Candidates for the newly drawn Arkansas Senate District 27 seat, which represents Fort Smith and parts of Chaffee Crossing, squared off Monday (April 18) at a League of River Valley Voters candidate forum with both candidates stressing the need to lower Arkansas’ income tax.
Kelly Proctor Pierce and State Rep. Justin Boyd, R-Fort Smith, both Republicans, are vying for the seat and participated in the forum at the Fort Smith Public Library. The winner of the GOP primary in May will face Democrat Rebecca Ward in the November general election.
Boyd said if elected his main focus will be to continue to cut state taxes, particularly the state income tax, and to focus on education. He said the state needs to find ways to invest in technical skills training so students can graduate high school with options other than college.
The state’s income tax has in the past eight years been reduced from 7% to 5.5%. Gov. Asa Hutchinson and the Arkansas Legislature in the past session approved a plan that will further lower the individual income tax rate to 4.9% in the coming years.
Pierce said that along with finding a way to lower the state income tax, she would like to see steps made to find funding for resources for help for those suffering from mental health conditions and drug addiction. She also wants to find funding in the state’s budget for senior citizens.
“We have got to take care of our elderly and keep them at home,” Pierce said.
She added that nursing homes backed special interest groups to which the state wasted too much money catering. Boyd agreed that it was ideal to keep seniors in their homes as long as possible, but noted that at times the specialized care of assisted living facilities was needed and a valuable option for senior citizens and their families.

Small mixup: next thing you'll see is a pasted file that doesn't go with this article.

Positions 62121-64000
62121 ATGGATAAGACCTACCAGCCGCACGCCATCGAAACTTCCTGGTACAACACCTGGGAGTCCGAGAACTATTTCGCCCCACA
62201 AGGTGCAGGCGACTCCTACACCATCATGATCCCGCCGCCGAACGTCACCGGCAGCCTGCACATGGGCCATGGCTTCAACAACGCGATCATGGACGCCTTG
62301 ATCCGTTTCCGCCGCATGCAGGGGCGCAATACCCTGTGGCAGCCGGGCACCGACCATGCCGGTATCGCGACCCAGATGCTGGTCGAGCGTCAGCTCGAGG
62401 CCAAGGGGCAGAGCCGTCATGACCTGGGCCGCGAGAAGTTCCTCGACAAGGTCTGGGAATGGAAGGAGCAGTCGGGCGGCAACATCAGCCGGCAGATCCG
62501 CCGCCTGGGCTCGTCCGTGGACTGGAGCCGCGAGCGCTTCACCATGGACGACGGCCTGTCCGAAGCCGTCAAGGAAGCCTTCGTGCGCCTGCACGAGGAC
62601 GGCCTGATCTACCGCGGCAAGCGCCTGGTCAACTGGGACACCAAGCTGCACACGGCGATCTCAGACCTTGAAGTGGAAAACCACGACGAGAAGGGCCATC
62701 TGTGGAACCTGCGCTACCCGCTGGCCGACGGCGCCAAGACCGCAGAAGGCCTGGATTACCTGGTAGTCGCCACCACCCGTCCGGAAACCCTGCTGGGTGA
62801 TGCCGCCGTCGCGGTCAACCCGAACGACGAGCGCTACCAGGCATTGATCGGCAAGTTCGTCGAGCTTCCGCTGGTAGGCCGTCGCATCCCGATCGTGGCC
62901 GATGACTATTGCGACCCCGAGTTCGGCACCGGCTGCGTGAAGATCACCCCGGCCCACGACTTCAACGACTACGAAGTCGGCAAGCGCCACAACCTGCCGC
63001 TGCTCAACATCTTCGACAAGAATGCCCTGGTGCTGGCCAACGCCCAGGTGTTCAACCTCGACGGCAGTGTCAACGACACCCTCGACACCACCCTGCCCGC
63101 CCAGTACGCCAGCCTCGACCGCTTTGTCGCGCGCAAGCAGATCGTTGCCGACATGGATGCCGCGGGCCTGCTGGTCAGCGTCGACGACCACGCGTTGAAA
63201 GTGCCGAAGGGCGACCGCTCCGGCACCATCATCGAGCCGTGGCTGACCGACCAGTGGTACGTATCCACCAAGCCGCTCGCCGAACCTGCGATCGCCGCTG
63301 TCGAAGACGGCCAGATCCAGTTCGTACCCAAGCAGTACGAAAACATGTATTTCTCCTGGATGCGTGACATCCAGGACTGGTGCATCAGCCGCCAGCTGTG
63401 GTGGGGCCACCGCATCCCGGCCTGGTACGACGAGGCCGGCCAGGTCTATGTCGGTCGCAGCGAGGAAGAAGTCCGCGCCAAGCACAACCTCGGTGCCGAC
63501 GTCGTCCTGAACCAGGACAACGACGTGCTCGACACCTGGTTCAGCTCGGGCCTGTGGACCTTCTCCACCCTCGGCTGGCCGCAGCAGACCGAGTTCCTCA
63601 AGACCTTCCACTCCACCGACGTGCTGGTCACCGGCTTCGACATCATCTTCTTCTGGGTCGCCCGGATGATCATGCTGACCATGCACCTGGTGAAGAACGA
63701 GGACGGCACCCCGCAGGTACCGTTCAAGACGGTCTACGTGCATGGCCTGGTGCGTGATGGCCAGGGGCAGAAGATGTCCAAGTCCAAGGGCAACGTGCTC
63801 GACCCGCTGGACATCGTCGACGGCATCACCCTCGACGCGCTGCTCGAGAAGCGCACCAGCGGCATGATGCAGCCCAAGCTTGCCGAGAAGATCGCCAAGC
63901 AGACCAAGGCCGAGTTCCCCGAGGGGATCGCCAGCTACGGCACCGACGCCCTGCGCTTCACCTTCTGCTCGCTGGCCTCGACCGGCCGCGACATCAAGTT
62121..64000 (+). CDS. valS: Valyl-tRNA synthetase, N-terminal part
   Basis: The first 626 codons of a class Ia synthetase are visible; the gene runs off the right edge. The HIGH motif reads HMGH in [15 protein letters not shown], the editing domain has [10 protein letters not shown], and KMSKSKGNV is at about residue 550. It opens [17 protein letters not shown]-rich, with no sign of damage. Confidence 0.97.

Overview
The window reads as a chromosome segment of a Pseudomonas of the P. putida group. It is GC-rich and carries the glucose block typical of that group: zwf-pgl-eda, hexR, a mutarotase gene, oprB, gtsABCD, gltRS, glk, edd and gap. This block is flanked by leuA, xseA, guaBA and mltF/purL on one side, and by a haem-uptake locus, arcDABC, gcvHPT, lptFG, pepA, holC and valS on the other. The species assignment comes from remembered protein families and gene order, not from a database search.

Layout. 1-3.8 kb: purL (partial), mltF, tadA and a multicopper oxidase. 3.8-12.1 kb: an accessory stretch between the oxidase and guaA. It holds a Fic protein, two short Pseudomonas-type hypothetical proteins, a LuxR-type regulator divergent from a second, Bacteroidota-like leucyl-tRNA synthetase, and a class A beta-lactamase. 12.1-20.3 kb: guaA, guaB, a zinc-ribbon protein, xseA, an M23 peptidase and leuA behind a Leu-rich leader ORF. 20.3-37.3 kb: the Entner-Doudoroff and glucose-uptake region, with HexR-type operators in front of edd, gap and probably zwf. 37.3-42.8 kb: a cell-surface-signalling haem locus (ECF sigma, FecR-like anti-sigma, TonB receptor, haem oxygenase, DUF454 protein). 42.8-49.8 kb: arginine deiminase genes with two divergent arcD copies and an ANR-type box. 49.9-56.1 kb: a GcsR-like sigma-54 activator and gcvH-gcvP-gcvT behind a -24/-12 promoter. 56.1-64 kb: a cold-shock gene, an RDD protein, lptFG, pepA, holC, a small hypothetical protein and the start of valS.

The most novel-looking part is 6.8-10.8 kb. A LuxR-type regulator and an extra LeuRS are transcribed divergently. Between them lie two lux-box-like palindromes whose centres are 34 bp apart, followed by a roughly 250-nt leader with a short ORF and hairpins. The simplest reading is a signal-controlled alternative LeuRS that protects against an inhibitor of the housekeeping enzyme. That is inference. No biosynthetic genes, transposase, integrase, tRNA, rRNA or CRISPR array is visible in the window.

When the candidates were asked what could be done to lessen political polarization, Pierce said the answer was to get rid of the RINO’s, a term – Republican In Name Only – used by some conservatives to describe Republicans who they believe do not follow the party line.
“I think it is important to have a two-party system, but I believe they both should have the courage of their convictions and stop being RINOs. They need to run as who they are, Democrats, Republicans or Independents,” she said.
Boyd said one big step in stopping the polarization would be to stop labeling people as something like “RINO’s.”
“We need to look at the issues and make certain we are coming up with good solutions for the state,” Boyd said. “The Republican policy does not say we are going to get rid of all taxes, it says, we are going to look at that responsibly.”
Boyd said he believes the state’s education system has seen the biggest impact of immigration to the state from other countries.
“Immigration is happening, and immigrants come in. They might not speak English. Yet our school systems have to accommodate that on some level. We need to make certain that we have adequate funding and resources to help them do that and make sure we don’t let that drag down everyone else,” Boyd said.
Pierce said Fort Smith has a large Hispanic and Latino population and immigrants have caused a drain on the educational system, the healthcare system and criminal justice system.
“We know that sometimes they come from underprivileged circumstances,” Pierce said of the Hispanic population. “They have mental health issues. They have drug addictions. They have family problems. They have broken families, babies that are born out of wedlock. Those issues all have to be addressed. Those all do spill over into education.”
Both candidates told voters that if elected, they would be open and available to their constituents and would do everything they could to make certain their voices were heard. Pierce said she would have a website dedicated to actions in the state Legislature and to allow for feedback, and would send out weekly email blasts to update voters.
Boyd said there is a continual need for transparency in government. He said he has always heeded the wishes of his constituents and will continue to do so.